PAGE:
Tyler greever

Tyler Greever, BJ ‘15, loved sports his whole life, but it wasn’t until he came to the Missouri School of Journalism that he started combining this passion with his love of writing.

 

“I picked up writing in high school, and I just fell in love with the craft of it,” Greever says. “Mizzou taught me about writing - the careful choice of words, finding the story and finding your voice in everything you write.”

 

Greever got involved in a variety of campus media outlets during his time at the J-School, such as MUTV and KCOU. As part of his broadcast studies, he got hours of on-camera experience at KOMU. Students working at KOMU average coverage of 5.5 hours of news everyday.

 

Greever says that the hands-on experience he got at MUTV and KOMU at the Missouri School of Journalism is what most prepared him for his career.

 

“I could shake off any nerves or any confidence issues,” Greever says. “I got to try new things, new segments I’d never done before… I also got to listen to so many amazing professors and my talented co-workers.”

 

Greever now works as a sports anchor and reporter for WJTV, a CBS affiliate, in Jackson, Mississippi. He writes scripts, sets up for shows, shoots and edits video, anchors and prepares for any breaking news that may come his way.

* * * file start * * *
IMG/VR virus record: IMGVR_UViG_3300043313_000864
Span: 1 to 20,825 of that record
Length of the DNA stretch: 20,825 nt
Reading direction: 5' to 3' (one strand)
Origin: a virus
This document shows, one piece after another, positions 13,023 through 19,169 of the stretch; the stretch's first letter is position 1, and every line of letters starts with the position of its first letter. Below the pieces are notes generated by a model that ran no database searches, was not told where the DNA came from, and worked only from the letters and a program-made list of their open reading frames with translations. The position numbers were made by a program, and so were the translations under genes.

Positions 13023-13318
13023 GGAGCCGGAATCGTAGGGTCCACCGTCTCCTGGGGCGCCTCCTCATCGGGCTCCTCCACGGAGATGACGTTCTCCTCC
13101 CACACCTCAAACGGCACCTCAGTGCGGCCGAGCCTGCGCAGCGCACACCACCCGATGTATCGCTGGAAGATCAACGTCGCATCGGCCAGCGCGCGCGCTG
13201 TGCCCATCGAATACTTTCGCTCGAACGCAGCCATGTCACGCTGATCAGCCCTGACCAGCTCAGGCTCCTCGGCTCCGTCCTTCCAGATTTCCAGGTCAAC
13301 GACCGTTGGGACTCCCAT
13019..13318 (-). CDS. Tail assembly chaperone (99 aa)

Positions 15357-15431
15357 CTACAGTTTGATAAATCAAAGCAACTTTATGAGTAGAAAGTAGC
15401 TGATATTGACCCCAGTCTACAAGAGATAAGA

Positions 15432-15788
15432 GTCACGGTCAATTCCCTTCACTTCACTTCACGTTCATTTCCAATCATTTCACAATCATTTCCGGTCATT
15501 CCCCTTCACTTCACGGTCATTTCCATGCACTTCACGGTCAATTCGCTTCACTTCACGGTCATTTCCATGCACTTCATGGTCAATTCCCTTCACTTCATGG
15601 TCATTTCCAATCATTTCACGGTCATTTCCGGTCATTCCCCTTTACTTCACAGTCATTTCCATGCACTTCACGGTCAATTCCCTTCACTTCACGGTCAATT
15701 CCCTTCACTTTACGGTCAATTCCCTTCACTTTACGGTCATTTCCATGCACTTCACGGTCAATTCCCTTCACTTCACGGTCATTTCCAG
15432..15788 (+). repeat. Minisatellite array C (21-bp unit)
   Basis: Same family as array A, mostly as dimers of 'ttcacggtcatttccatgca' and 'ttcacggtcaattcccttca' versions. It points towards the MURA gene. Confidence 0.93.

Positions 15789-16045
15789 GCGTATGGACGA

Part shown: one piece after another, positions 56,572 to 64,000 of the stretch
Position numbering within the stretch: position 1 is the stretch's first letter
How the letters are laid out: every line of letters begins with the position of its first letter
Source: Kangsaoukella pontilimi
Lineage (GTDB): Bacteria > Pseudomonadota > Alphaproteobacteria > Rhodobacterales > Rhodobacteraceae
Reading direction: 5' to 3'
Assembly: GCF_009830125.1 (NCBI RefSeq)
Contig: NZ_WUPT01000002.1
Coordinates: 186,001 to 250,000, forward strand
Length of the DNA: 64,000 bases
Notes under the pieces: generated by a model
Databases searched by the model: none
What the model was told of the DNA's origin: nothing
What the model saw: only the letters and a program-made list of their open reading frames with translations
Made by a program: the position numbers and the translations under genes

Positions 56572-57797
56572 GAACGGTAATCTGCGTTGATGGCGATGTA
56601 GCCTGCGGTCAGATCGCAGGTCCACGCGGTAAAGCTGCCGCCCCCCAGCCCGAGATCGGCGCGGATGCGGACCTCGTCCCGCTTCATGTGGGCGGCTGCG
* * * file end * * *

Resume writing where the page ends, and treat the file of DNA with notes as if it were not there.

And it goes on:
“I wouldn’t be here if it weren’t for Mizzou. Period,” he says.

 

Greever’s Broadcast 2 professor, Greeley Kyle, taught from his own experiences at WMC-TV in Memphis, Tennessee. Greever considers him a huge influence and mentor.

 

“Greeley was the type of professor that reached into his pocket and pulled out kick-ass lectures every single time,” Greever says. “He really lit a fire under me and inspired me to just work as hard as I possibly could.”

 

Greever’s hard work led him to his job at WJTV, where every Sunday night he co-hosts a show called “Sports Zone,” which won Best Sports Program from the Mississippi Associated Press Broadcasters Awards in 2016.

 

Greever also credits his classmates for helping him learn how to do television reporting. There is a tradition of upperclassmen passing down knowledge and a passion for journalism to younger students.

“The biggest thing I took away from Mizzou was how much we students want to help each other out. I learned so much from the older men and women above me at KOMU,” Greever says. “I still talk to them almost everyday and send them my clips and my stories to ask how I can make them better. I’ve been doing that since my sophomore year, and I never stopped.”

 

“To this day, I still get goosebumps standing on the sidelines of a packed stadium with the national anthem playing,” Greever says. “That’s how I know I really love doing what I do”